American orchestras often utilize some type of screen or curtain separating the player from the judges’ panel during auditions, obscuring the player’s identity and allowing the judges to evaluate talent solely by ear. This is customary at a wide range of levels from high school to professional. But while most orchestras utilize a screen at some point in the process, for the vast majority of high-level orchestras, the screen comes down during the final round.
Weston Sprott, a trombone player with the Metropolitan Orchestra, credits that screen with getting him the job.
The MET is one of the few orchestras known for keeping the screen up during all stages of the audition process. When Sprott joined in 2005, he was one of three African Americans hired out of the past six auditions, meaning half of all MET auditions were won by African Americans during that time period. However, an African American wouldn’t be hired again until 2017, about 30 auditions later. The numbers are small — African Americans represent a meager 1.8 percent of total American orchestra musicians — but they suggest that the use of a screen levels the playing field considerably.
Sprott also emphasizes the importance of students having a mentor who looks like them. He still remembers a moment from 20 years ago when Atlanta Symphony trombonist Stephen Wilson sat next to him on a bus ride to a performance.
“He said, ‘You’re really talented Weston, you can really do this, keep practicing, and keep in touch with me if you have anything you want to work on.’” Sprott said these connections and conversations were of equal value to private lessons.
In addition to playing with the MET, Sprott was recently appointed Dean of the Preparatory Division at Juilliard and has worked with Stanford Thompson (the two met at Curtis) to promote diversity and inclusion at institutions. He also mentors several young trombone players. But he expressed anxiety at the circuitous path students must take to find him. In the same way that Che found Caroline, Sprott says players often come to him through voicemails and emails he gets from mothers who happen to find his website.
“We need to establish a mechanism that makes this advocacy and mentorship something that occurs more because of structure and less because of random chance.”
It’s been roughly 25 years since the conversation about diversity in classical music began. While some progress has been made, it’s largely been limited to specific groups. Two visually clear examples are the increased presence of Asian-Americans and women in the field. According to the League of American Orchestras report, the proportion of musicians from non-white backgrounds increased “from 3.4 percent of all musicians in 1980 to 14.2 percent in 2014.” But the authors note that “when the data is more closely examined, it is clear that the modest shifts towards diversity that we observe have been largely driven by Asian/Pacific Islander musicians.”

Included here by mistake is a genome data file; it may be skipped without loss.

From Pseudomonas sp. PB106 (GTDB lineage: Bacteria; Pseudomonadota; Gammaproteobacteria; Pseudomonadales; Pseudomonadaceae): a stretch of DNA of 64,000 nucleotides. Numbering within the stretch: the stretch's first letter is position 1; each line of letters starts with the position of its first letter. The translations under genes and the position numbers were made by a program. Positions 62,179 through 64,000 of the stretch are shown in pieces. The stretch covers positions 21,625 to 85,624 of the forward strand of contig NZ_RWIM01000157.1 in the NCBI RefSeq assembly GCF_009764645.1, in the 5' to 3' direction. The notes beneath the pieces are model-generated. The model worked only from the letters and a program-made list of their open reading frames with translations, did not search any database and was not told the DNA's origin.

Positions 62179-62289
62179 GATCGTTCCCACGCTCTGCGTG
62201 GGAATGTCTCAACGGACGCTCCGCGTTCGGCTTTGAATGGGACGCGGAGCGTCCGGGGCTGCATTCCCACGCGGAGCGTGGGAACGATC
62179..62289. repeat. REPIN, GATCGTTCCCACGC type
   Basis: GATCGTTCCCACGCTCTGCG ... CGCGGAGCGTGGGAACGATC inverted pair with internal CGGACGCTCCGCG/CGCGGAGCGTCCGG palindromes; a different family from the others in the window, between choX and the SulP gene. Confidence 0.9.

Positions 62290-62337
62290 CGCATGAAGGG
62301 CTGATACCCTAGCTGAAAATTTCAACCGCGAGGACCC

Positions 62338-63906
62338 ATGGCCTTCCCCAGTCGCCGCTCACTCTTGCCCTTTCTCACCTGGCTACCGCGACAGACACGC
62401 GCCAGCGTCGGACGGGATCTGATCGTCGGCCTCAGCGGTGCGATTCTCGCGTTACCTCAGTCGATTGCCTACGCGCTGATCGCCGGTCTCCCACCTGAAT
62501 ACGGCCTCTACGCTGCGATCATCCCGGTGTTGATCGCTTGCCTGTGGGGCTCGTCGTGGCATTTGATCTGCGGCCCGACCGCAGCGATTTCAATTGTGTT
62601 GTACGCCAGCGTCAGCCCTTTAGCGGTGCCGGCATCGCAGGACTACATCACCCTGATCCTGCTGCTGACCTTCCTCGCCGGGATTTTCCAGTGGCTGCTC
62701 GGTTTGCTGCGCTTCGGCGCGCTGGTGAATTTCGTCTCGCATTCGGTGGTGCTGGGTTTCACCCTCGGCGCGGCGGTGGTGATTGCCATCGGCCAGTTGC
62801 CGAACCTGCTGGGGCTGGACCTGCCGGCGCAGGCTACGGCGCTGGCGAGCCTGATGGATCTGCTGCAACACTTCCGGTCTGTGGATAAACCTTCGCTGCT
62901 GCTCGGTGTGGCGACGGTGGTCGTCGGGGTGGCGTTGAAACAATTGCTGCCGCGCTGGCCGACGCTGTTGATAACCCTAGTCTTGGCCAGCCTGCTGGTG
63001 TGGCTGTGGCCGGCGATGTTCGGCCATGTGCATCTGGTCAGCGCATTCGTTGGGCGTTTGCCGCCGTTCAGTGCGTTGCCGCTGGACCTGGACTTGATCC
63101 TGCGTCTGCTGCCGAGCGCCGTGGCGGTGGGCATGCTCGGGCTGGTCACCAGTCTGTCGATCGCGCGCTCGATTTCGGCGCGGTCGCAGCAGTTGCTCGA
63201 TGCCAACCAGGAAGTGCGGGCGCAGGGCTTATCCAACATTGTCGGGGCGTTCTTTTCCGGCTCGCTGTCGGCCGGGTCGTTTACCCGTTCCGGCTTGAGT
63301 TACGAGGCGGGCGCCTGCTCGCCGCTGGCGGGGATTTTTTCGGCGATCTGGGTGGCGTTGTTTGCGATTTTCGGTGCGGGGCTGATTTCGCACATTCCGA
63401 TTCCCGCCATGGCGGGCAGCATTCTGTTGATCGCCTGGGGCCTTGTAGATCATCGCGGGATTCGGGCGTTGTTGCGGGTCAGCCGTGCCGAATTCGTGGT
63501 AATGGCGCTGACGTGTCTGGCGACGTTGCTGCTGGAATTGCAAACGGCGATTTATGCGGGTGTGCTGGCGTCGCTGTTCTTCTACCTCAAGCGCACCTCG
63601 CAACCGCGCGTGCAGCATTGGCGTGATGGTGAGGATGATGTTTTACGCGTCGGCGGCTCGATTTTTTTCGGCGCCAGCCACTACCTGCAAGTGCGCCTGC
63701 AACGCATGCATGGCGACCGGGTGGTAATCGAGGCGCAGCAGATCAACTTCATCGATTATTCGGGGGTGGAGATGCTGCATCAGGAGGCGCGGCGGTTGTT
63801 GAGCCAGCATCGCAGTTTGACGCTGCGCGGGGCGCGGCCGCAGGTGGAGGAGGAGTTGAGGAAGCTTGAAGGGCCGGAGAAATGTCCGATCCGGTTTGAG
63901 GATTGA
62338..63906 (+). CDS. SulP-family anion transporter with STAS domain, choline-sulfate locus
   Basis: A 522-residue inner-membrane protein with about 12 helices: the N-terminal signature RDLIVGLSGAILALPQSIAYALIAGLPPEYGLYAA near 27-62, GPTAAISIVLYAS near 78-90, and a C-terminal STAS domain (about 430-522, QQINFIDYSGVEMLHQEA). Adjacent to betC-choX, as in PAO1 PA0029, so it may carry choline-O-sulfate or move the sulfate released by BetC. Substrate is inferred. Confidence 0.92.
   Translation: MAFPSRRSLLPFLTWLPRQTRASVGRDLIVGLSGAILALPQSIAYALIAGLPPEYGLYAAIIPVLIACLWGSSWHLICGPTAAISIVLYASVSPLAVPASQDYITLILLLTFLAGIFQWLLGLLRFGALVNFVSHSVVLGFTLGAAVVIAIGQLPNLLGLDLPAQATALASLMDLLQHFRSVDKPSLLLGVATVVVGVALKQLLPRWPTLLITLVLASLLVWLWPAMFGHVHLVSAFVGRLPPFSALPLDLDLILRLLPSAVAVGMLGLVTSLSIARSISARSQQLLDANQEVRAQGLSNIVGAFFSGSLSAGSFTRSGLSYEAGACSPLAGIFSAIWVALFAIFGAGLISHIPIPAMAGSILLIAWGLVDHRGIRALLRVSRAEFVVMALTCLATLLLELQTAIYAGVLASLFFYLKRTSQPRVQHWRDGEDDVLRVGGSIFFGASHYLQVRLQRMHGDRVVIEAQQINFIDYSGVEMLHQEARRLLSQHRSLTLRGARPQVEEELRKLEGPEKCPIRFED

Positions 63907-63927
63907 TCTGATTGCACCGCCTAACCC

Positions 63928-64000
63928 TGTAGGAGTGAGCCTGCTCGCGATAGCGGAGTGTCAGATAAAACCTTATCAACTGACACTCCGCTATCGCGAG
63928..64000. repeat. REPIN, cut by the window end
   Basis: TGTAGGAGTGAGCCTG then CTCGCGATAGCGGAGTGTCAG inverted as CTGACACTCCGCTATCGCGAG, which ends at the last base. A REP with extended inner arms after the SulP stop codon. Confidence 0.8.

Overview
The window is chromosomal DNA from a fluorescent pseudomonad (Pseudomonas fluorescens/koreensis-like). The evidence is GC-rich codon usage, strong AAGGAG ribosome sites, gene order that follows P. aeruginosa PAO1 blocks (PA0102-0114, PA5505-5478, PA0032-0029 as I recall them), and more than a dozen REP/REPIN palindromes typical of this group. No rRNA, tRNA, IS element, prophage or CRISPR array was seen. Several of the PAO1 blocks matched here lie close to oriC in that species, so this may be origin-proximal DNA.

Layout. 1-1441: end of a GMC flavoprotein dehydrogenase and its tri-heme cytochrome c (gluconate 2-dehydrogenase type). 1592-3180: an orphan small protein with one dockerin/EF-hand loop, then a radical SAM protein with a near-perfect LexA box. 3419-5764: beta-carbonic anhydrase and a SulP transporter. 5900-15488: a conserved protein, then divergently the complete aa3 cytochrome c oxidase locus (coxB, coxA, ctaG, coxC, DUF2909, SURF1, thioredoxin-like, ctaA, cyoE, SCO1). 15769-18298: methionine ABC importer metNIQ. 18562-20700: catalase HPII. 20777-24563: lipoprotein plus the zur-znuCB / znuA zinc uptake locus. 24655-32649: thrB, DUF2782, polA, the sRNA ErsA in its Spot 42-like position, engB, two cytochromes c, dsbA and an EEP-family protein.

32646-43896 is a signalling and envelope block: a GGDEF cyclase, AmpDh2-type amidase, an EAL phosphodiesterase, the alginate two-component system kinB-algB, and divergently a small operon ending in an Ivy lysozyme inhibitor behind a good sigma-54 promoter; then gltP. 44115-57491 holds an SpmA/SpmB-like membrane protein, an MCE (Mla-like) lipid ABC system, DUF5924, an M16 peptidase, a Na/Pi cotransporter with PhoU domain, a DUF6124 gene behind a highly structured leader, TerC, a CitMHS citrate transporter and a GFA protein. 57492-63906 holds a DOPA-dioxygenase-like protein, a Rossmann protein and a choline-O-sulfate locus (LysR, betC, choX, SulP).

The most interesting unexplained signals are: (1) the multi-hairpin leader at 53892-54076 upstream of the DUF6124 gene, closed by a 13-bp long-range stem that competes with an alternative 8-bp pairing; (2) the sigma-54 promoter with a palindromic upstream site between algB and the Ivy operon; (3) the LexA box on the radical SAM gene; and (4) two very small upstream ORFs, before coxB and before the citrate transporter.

Today, nearly half of orchestra seats belong to women. Yet statistics show a level of privilege for white and Asian women not shared by other women of color.
Inequities exist at the staff and leadership level as well. While there is near parity between genders in orchestra staff, non-white staff have “hovered at 14 percent since 2010,” according to the League of American Orchestras report. For board members, there is a roughly 40-60 split among female and male members, yet non-white members comprise just under 8 percent of orchestra boards.
Women have also made gains as composers, and today they are programmed more frequently and intentionally by major orchestras. But even for white women, these opportunities sometimes come only after a painful social corrective, for instance when orchestras are publically skewered for not including non-white, non-male composers (this happened to the Philadelphia Orchestra in 2018).
Complicating this picture is the incredibly competitive nature of classical music. Comparing the difficulty of success for classical musicians to Olympic athletes — or conservatory admissions to those of Ivy League schools — is no exaggeration. That difficulty, combined with the faulty assumption that musical achievement is completely talent or merit-based, puts even less responsibility on people in powerful roles to promote diversity in their organizations. White people get turned down for orchestra seats all the time, so when a person of color fails an audition, it’s easy to blame it on merit.
The result is a nearly impenetrable hierarchy that nods to diversity as a value in web copy and brochure photos but resists progress at the systemic level. While there is an argument to be made that the field is deliberately complacent, and that programs that support diversity are merely band-aids on a bigger problem, it’s also true that there is a genuine interest among stakeholders in creating systemic change. But for an art form rooted in male Eurocentricity, the question becomes, how?
Cultivating young players who are Black, Latinx, and gender diverse is the foundation of current efforts to combat these attitudes. In this work, one area of difficulty that often goes overlooked is geography. Gretchen Nielsen, executive director of From the Top, is focused on that aspect. Prior to From the Top, she was the Vice President of educational initiatives for the LA Philharmonic where she headed up the Youth Orchestra Los Angeles(YOLA) program.
“We set up orchestral training programs in the heart of neighborhoods that didn’t have great access to quality music education,” she said. “We were learning over time what access really meant, and exploring the intersection of excellence and access.”
Nielsen recalled sitting in on a rehearsal at one of the YOLA centers, when a young brass player asked her, “Miss, why are there no white people in this orchestra?”